The plants also need minerals to make foods other than carohydrates. The minerals dissolve in water present in the soil and get transported with it. Water and minerals present in the soil are absorbed by the roots of a plant and transported to its leaves through interconnected pipe like xylem vessels present throughout the roots, stem, branches and leaves of the plant.
(3) Role of chlorophyll in Photosynthesis – It is the presence of chlorophyll which makes the leaves look green. Chlorophyll can absorb the energy from sunlight. The sunlight energy absorbed by chlorophyll is used to combine carbon dioxide and water in the green leaves to produce food. Chlorophyll absorbs light energy from the sun and supplies this energy to the leaves to enable them to carry out photosynthesis for making food. Chlorophyll is present in every leaf of a plant in the form of hundreds of tiny structures called chloroplasts.
(4) The role of Sunlight in photosynthesis – The sunlight supplies energy for the food making process called photosynthesis. The sun’s energy is captured by plant leaves with the help of chlorophyll and converted into chemical energy of food. This chemical energy gets stored in the form of plant food. So, when plants utilise the food made by photosynthesis, they actually use the solar energy stored in it in the form of chemical energy. Since all the food on this earth is made by utilising solar energy, therefore, sun is the ultimate source of energy for all the living organisms.
Leaves of Various Colours
Most of the plants have green coloured leaves. Some of the plants, however, have leaves of other colours such as red, violet, brown etc. The leaves having colours other than green also have chlorophyll in them. Actually, the large amount of red, violet, brown or other pigments in such leaves masks the green colour of chlorophyll. So, photosynthesis also takes place in leaves having colour other than green.
Photosynthesis by Plant Parts Other Than Leaves
In some plants, photosynthesis also takes place in other parts of plants such as “green stems” and “green branches. The green stems and green branches can do photosynthesis because they contain chlorophyll.
For example: The desert plants such as cactus have tiny, spine-like leaves to reduce the loss of water by transpiration. These tiny, spine-like leaves of a cactus plant cannot do photosynthesis. The stem and branches of a cactus plant are green which contain chlorophyll . So, the green stem and green branches of a cactus plant carry out the process of photosynthesis to make food for the plant.
Photosynthesis by Algae
We see patches of slimy, green layer floating on the surface of a pond or lake, or even in the stagnant parts of a river . This green layer is formed by the growth of tiny green plant-like organisms called algae .
Algae are a large group of simple, plant-like organisms. Algae contain chlorophyll and produce food by photosynthesis just like plants. Algae differ from plants because they do not have proper roots, stems and leaves. The green colour of algae is due to the presence of chlorophyll in them.
Synthesis of Food other than simple carbohydrate
The simplest food synthesised by the plants by photosynthesis is, a simple carbohydrate called glucose.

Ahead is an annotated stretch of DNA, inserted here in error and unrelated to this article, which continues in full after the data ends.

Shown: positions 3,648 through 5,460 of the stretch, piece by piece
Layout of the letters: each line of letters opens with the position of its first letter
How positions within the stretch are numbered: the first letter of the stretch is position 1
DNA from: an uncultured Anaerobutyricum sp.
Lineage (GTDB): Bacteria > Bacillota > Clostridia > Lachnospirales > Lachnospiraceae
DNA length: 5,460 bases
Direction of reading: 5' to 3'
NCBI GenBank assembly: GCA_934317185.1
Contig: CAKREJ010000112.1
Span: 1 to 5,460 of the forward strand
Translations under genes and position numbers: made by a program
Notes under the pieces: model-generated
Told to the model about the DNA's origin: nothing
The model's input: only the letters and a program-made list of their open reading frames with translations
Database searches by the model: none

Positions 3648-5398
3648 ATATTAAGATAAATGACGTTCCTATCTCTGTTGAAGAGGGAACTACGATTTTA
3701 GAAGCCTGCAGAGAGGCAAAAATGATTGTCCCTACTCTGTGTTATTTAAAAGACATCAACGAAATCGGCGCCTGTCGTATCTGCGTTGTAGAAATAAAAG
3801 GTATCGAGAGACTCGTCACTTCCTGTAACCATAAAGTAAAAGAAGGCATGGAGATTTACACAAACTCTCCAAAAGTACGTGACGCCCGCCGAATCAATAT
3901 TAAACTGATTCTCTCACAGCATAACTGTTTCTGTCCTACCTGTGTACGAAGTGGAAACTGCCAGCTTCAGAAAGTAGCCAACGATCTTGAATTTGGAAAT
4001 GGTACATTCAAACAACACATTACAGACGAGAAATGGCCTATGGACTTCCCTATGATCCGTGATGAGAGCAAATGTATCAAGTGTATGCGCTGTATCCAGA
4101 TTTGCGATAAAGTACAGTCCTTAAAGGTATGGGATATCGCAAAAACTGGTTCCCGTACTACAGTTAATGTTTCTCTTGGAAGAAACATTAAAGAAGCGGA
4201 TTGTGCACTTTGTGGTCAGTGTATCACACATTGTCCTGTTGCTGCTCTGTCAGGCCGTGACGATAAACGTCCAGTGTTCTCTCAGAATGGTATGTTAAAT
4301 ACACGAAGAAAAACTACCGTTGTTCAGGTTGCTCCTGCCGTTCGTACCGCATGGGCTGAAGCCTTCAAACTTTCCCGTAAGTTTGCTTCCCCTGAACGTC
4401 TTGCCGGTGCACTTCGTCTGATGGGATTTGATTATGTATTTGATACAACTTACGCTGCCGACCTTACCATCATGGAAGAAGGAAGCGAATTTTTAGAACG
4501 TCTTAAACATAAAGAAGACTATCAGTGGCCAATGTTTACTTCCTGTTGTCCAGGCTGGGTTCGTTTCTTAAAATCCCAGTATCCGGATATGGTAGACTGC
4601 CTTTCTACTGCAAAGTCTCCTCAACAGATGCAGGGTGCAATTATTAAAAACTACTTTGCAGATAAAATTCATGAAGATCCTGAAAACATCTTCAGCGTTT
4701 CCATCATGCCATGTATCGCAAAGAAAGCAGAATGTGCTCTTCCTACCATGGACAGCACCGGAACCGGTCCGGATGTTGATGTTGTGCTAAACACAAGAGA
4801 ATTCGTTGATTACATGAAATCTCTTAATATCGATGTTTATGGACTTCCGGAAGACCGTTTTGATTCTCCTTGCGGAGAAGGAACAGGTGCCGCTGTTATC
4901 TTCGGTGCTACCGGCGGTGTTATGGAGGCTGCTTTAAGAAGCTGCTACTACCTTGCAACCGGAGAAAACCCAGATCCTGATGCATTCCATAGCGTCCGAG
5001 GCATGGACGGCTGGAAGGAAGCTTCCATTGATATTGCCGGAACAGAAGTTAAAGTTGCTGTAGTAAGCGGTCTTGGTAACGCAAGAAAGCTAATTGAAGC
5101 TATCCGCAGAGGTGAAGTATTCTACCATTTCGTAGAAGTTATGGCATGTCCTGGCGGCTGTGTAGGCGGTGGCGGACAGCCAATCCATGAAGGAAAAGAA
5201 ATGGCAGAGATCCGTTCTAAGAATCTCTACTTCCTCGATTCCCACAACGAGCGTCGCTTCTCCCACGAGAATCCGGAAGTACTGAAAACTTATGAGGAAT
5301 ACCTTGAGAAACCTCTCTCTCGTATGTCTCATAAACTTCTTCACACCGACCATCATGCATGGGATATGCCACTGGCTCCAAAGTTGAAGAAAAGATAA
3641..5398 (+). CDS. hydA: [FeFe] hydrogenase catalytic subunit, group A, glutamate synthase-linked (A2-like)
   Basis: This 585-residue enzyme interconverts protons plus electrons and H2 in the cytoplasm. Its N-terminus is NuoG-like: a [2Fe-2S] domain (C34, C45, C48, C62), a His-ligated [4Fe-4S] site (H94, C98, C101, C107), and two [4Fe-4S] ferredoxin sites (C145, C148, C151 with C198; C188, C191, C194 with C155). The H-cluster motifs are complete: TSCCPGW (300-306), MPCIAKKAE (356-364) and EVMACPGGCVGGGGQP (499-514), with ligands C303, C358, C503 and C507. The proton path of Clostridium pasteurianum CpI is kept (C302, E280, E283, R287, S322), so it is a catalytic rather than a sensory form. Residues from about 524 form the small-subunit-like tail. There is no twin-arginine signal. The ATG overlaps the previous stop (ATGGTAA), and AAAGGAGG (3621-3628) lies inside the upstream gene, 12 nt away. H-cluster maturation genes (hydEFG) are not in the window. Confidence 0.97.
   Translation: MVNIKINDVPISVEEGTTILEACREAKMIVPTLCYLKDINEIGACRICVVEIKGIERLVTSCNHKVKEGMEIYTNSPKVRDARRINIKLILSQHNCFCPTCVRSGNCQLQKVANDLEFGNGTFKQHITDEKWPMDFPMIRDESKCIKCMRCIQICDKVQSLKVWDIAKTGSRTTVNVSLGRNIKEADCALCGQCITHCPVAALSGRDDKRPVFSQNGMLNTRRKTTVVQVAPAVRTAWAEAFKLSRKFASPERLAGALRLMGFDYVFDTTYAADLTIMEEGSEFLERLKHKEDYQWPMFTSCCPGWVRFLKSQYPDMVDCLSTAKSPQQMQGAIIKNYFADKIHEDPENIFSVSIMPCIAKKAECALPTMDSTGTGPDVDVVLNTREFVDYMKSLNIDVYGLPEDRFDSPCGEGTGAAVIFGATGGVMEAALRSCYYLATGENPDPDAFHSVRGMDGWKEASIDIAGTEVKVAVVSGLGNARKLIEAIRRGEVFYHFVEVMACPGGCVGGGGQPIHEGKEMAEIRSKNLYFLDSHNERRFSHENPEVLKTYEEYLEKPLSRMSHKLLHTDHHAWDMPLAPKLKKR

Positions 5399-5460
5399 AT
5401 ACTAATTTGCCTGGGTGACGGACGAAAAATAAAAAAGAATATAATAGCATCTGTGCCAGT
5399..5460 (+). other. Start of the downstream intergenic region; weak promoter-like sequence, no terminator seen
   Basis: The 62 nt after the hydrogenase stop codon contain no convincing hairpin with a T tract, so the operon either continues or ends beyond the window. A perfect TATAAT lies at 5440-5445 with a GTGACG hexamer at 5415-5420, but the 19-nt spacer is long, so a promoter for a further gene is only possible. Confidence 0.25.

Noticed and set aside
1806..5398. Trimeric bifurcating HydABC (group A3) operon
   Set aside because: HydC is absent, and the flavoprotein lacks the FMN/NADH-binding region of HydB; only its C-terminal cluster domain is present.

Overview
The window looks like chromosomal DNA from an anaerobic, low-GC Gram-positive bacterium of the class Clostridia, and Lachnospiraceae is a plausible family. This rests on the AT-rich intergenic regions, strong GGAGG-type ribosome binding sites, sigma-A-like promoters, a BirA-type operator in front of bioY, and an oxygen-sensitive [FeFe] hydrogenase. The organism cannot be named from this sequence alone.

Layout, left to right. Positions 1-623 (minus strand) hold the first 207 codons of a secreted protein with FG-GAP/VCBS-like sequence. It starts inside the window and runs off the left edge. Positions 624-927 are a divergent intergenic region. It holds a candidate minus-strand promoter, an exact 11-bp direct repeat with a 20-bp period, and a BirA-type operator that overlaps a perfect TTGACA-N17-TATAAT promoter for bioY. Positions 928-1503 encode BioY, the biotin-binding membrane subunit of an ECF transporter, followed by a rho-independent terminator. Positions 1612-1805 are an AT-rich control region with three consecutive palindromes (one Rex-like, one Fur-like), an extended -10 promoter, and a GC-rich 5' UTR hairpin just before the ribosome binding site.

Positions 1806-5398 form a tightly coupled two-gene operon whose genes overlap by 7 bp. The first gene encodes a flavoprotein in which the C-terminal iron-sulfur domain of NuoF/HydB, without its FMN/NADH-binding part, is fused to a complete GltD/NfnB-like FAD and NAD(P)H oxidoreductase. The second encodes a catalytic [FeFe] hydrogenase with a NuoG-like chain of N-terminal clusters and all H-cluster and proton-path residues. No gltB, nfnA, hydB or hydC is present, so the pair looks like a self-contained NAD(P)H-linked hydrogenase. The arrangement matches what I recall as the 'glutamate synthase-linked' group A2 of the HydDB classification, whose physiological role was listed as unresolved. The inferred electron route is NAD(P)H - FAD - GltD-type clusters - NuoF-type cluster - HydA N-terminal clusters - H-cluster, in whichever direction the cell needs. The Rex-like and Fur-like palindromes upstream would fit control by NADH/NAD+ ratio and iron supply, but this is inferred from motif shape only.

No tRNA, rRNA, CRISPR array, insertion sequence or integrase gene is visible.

The glucose carbohydrate is made up of three elements : carbon, hydrogen and oxygen. The plants use the simple carbohydrate glucose to make many other foods such as starch, oils (or fats), proteins and vitamins.
(1) Plants Make Starch as food
Some of the simple carbohydrate glucose made by the plants through photosynthesis is converted naturally into a complex carbohydrate called starch. The starch is a food which is stored in various parts of a plant such as roots, stems, leaves and seeds.
The seeds or grains of wheat and rice have a lot of starch in them. Potato and carrot plants store a lot of starch in their roots.
(2) Plants Make Oils (or Fats) as Food
Certain plants convert the simple carbohydrate glucose made during photosynthesis into oils and store them in their seeds. Such seeds are called oil-seeds and give us oil (or fats) for cooking food.
For example: the seeds of sunflower plant contain a lot of oil stored in them.
We can extract oil from sunflower seeds and use it as a food. The oils obtained from plant seeds are commonly known as vegetable oil.
(3) Plants make Proteins as Food
Plants combine some of the glucose carbohydrate made during photosynthesis with nitrate minerals(obtained from soil) to make amino acids which are then made into proteins. In this way, plants make proteins as food.
Proteins are nitrogenous substances which contain nitrogen element
Nitrogen element is present in abundance in air in the form of nitrogen gas. However, the plants cannot absorb nitrogen gas for their needs. The soil has certain bacteria which convert nitrogen gas of air into nitrogen compounds (like nitrates) and release them into soil. Nitrates are the water soluble nitrogen compounds which are absorbed by the plants from the soil along with water. The plants fulfill their requirement of nitrogen. The plants also obtain nitrogen from the nitrogen fertilisers.
(4) Plants make Vitamins as Food
Vitamins are made by plants. Vitamins are contained in vegetables, fruits and cereals made by plants.
Importance of Photosynthesis
Photosynthesis is important for the existence of life on this earth.
(1) Photosynthesis by plants provides food to animals (including human beings): The survival of animals (including human beings) depends on the food made by plants by photosynthesis. In the absence of photosynthesis, there would be no plants on this earth and hence no animals will survive.
(2) The process of photosynthesis by plants puts oxygen gas into the air:
It is this oxygen gas which the animals (including human beings) use for breathing and respiration. In the absence of photosynthesis, there would be no oxygen in air and hence no animals could exist on this earth.
|Notes for Chapter 1 Nutrition In Plants|